Ten years ago the Republic of Ireland became the first country in the world to introduce a workplace smoking ban.
People in the Republic got used very quickly to the smoking ban, which has been followed by many other states.
Many wondered at the time whether pubs could ever be smoke-free - the pint and the fag just seemed such an intrinsic part of Irish culture.
But within weeks it was not uncommon to see smokers gathered in small clusters outside bars puffing away, even when the pubs weren't supposed to be open.
It seemed it was acceptable to break the licensing laws, but not the smoking ban.
I still remember the shock to the system at the time of going to pubs in Northern Ireland, shortly after the Republic's ban was introduced, and feeling as though my throat was being assaulted by other people's smoke.
Although the measure soon became the way of life and was replicated in other jurisdictions, 10 years on there's a debate about how successful it has been and about what should happen next.
Fianna Fáil leader, Micheal Martin, who as health minister introduced the ban, has said he wants to see a smoke-free society.
The current health minister, Dr James Reilly, agrees.
He said the ban, which is estimated to have saved 3,700 lives, has been a great success, but more needs to be done.
He is very keen that cigarette packaging graphically illustrates the ill-effects of smoking, especially to young people.
"It's very clear, given that nearly 78% of smokers in survey after survey will tell you they started smoking under the age of 18, that this industry focuses and targets our children," he said.
Anti-smoking campaigning pressure groups have also been to the fore in praising the success of the ban.
The Irish Cancer Society claims there has been a 25% reduction in the number of people smoking since the measure was introduced.
The Irish Heart Foundation says that heart attacks have reduced by over 10% as a result of the ban.
The Royal College of Physicians of Ireland is calling for a complete smoking ban in cars whenever children are present.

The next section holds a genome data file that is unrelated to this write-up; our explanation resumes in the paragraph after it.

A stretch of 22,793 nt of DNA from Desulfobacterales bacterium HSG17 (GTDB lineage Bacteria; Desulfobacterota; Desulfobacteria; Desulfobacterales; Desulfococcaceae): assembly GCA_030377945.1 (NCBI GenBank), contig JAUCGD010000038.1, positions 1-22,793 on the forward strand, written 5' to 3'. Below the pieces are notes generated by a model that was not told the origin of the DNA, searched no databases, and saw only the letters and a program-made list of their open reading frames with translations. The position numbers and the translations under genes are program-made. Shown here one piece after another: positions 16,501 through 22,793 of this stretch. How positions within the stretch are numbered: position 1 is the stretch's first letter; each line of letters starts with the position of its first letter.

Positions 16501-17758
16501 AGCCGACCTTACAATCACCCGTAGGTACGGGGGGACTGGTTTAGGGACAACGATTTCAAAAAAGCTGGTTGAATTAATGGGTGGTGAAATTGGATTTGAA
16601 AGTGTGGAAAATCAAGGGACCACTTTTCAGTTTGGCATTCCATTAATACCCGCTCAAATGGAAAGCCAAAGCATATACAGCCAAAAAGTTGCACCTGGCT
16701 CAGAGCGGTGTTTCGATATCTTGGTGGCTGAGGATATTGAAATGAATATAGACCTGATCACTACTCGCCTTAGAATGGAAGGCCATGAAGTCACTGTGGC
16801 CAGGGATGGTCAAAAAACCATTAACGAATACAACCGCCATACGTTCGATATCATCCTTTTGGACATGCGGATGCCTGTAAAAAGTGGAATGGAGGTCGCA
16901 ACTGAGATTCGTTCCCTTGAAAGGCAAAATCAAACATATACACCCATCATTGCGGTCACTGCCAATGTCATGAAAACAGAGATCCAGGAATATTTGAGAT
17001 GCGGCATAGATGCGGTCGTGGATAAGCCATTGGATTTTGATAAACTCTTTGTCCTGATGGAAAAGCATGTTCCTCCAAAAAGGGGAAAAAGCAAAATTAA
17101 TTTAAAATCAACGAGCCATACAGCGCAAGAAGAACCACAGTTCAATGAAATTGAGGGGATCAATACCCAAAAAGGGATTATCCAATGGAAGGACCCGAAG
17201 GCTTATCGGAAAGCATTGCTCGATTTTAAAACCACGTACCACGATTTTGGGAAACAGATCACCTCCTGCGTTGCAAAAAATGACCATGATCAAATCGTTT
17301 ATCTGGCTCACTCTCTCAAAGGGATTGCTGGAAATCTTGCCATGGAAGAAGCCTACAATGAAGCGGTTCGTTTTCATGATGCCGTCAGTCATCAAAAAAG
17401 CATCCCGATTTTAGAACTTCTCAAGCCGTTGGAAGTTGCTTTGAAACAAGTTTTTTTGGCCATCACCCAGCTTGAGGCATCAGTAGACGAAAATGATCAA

Dr Reilly, a strong critic of the tobacco industry partly because of his experience as a GP before entering politics, is sympathetic to that argument.
But the smokers pressure group, Forest Eireann, strongly rejects calls for a car ban when children are in it.
Its spokesman, John Mallon, said that while the group does not condone such behaviour, "by and large" people do not smoke when there are children in vehicles.
"It's heavy handed and extremely patronising", he says of the proposed measure.
The college of physicians also wants all publicly-funded institutions, especially hospitals and academic campuses, to be completely smoke-free.
In the 10 years since the measure was brought in, the price of cigarettes has continued to rise dramatically because of government taxes.
Indeed, some cynics have wondered whether the Irish state will be able to wean itself off its addiction to tobacco taxes.
But the Republic still has higher numbers of people smoking than the government would like.
So, now there is another debate about the merits and use of e-cigarettes and "vaping".
The government has no policy on the issue at the moment, but recognises that many people have in recent times being able to quit cigarettes by inhaling the e-cigarettes and exhaling its vapours, a practise many believe is much less harmful than inhaling the tobacco of cigarettes.
While the government has yet to come to a position on this alternative to smoking, several of the Republic's public transport bodies have: Irish Rail and Dublin Bus have both banned "vaping".
Indeed, such is the speed at which people got used to the workplace smoking ban, that it would hardly come as a surprise if the sight of people using e-cigarettes soon became more common than the sight of people smoking old-fashioned cigarettes.
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